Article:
Yes, I'm reading Bloodrose. After an ending like that, I have to. But in all seriousness, I would read it without the huge cliffhanger. I am greatly looking forward to the end, as I found this book quite enjoyable.

Okay, guys. Normally I try not to post about things like this, but this particular bill has made me unbelievably angry. SOPA is ridiculous, unconstitutional, and a complete violation of our rights. Read the First Amendment. I'm not going to say any more because if I do, I will absolutely explode in anger. I don't get even annoyed easily, but this has left me absolutely seething.

By the way, this is just like the Clean Air Act. And the Patriot Act.  For some reason, the government thinks if they give something a pretty name we're too stupid to figure out that the Act name is really just a sham. It's ridiculous. (See what I mean about seething?)

I've censored the following, in protest of a bill that gives any corporation and the US government the power to censor the internet--a bill that could pass THIS WEEK. To see the uncensored text, and to stop internet censorship, visit:

████ ████████ ██████████ ████████ is ██████████ ██████████ and a █████████ of the █████ █████████. We ████ to ████ ████ now and ███████ our ██████. The ████ ████ is ██████████ ████████████████. It ████ be ███████ at all █████.

Uncensor This
Wednesday, December 14, 2011
*****FINAL RATING: 3.75 STARS*****

Vanish was much, much, so much better than its predecessor and had a exponentially better ending. I enjoyed it very much. The characters were better developed and we saw more of the drake lifestyle and culture, as well as getting to know other characters better.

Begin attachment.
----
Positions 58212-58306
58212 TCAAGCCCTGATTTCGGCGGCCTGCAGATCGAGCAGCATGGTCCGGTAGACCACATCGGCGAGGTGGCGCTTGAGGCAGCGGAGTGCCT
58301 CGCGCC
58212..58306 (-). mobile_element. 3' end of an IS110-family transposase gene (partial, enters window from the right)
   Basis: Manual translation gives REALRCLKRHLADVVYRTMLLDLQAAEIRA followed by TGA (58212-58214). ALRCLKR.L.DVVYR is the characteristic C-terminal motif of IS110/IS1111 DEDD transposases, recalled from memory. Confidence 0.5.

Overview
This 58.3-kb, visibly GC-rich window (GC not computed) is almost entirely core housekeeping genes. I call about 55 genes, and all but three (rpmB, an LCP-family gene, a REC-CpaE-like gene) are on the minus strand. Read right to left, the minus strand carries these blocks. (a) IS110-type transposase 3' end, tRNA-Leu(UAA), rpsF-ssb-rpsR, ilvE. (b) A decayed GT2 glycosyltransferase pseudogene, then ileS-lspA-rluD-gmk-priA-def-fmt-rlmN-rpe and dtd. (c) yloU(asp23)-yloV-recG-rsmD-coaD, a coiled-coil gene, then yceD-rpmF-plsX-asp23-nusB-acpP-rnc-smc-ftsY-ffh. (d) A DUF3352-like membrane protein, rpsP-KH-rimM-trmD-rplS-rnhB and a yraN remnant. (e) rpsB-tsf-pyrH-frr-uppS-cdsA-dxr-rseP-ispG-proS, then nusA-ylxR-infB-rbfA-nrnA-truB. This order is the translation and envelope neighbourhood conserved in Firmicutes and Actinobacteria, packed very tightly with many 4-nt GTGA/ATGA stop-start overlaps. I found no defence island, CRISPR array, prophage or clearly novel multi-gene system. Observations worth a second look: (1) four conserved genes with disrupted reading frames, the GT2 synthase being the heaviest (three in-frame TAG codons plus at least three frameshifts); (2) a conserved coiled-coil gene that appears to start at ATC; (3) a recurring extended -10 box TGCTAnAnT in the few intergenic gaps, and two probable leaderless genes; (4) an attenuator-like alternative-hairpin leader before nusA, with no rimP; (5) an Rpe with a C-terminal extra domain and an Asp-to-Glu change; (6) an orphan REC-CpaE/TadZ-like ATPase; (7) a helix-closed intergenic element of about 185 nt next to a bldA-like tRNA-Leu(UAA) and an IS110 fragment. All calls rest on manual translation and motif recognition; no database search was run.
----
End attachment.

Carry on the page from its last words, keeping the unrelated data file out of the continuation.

Jacinda improves marginally in this book, but still, I'm grateful. She is still irritatingly indecisive about pretty much everything. I suppose I've probably gotten used to it, but it still irks me. Ah, well, moving on. I do like her better in this book, as she feels much more relatable. I connected with her and understood her better.

Where we only get teasing glimpses of Cassian in Firelight, in Vanish we get to know him much better. I fell absolutely in love with him. He intrigued me in the first book, and in this book my curiosity was almost satisfied. He is kind and, moreover, accepting. He doesn't push too much and seems to know where to draw certain lines. He seems like an extremely genuine character with feelings. He's sweet and sacrificing. I really enjoyed him in this book and he made it much more enjoyable for me, probably worth at least a few star points in himself. He was also an effective antidote for Will.